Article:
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GP survey – Unified Point of Access for Enhanced Rapid Response & @home
Pathway Homeless Team to continue for a further year
Redevelopment of Queen Mary's Hospital, Sidcup
GP survey - children’s occupational therapy
Transforming Outcomes and Health Through Imaging (TOHETI)
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No NHSmail fax referrals to the district nursing service
District Nursing Service – contact details
Prolonged Jaundice Service at Guy’s and St Thomas’
Evelina Centre for Inherited Metabolic Disease Service
Menopause and early menopause clinics
Tuberculosis community nurse-led service
Pathology updates from Viapath
Labelling sample and request forms
Chickenpox
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Free gynaecology update for GPs at Guy’s Hospital
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SAGE & THYME - a free 3 hour workshop on recognising and managing distress
Transforming end of life care
The Allergy Academy Spring Programme
Resilience in Healthcare Masterclass
5th Annual Anogenital and Oral Dermatology Course
Skin Biopsy Course
Bespoke education programme for teenagers with atopic eczema
Adult Metabolic Study Day
Delirium and Dementia
Research
Eating peanut at an early age prevents peanut allergy
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Alex Risorto
Alex.Risorto@gstt.nhs.uk
Tel: 020 7188 4978
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Eating peanut at an early age prevents peanut allergy
 

The Learning Early About Peanut Allergy (LEAP) study, led by Professor Gideon Lack  (Head of Paediatric Allergy Service) and published in the New England Journal of Medicine, shows for the first time that eating peanuts is an effective way to prevent food allergy.

The study included 640 children aged 4-11 months from Evelina London Children’s Hospital who were considered at high risk of developing peanut allergy.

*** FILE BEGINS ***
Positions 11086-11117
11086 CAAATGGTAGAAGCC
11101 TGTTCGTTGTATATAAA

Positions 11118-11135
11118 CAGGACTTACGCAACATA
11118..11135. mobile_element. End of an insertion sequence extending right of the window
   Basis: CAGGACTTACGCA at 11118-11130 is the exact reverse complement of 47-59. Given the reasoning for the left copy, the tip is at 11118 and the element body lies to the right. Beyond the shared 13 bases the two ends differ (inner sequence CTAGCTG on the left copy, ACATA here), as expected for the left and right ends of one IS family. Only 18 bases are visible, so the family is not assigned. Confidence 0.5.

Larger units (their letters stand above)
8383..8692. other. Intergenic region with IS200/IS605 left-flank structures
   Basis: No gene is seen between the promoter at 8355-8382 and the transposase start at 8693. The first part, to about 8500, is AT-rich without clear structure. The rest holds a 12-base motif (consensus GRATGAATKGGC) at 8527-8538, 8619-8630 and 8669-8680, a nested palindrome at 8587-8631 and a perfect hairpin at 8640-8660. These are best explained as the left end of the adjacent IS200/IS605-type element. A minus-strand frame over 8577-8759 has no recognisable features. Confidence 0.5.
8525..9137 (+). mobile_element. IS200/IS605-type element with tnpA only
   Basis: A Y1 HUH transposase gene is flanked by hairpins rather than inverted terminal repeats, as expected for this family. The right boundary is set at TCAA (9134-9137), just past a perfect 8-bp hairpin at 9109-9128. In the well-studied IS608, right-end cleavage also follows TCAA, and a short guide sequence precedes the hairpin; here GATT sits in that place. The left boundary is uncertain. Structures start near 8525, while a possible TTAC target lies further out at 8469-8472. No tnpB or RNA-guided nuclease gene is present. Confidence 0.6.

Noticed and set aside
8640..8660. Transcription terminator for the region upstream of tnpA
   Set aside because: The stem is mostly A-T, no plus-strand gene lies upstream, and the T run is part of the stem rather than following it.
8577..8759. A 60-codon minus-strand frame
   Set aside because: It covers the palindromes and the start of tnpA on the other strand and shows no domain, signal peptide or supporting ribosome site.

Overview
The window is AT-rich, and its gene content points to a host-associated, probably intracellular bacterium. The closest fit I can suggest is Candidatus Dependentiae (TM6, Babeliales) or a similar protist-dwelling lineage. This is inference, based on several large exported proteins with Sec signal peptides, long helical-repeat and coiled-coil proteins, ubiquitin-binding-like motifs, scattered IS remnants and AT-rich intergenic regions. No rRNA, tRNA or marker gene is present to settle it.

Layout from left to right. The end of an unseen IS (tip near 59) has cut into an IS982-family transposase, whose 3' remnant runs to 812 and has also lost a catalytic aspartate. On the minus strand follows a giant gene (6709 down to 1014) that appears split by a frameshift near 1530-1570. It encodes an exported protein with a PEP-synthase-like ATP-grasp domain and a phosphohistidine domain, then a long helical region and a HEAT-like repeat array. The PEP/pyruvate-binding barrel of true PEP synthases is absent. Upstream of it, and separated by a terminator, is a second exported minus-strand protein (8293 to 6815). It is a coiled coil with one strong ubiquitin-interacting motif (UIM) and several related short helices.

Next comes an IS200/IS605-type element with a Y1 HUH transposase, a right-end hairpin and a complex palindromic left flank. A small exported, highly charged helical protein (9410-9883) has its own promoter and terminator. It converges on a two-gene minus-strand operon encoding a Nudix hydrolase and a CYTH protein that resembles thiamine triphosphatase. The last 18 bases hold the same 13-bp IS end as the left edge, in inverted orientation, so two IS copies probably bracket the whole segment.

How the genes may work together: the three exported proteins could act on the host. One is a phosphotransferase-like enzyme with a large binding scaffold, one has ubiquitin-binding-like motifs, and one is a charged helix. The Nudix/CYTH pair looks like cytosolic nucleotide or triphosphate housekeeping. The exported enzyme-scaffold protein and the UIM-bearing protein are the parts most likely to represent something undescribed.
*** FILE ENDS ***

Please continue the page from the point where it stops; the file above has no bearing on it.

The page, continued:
To determine whether eating or avoiding peanut is the most effective means of preventing peanut allergy, half of the children were asked to eat peanut foods three or more times each week, and the other half avoided eating peanut until they were five-years-old.

 

Remarkably, less than 1% of children who consumed peanut as per study protocol and completed the study developed peanut allergy by five-years-old, while 17.3% in the group that avoided peanuts developed the allergy.

 

This represents a greater than 80% reduction in the prevalence of peanut allergy. Importantly, the early introduction of peanut foods was found to be safe and well tolerated. None of the infants were fed whole peanuts, as they carry a risk of choking.

The study therefore showed that early, sustained consumption of peanut is safe and associated with a significant decrease in the development of peanut allergy in high-risk infants.  Deliberate avoidance of peanut in the first year of life is consequently brought into question as a means to prevent allergy. 

Watch this short film from King’s College London about the groundbreaking findings.

The research was supported by the National Institute for Health Research-  Biomedical Research Centre at Guy's and St Thomas' and King's College London.

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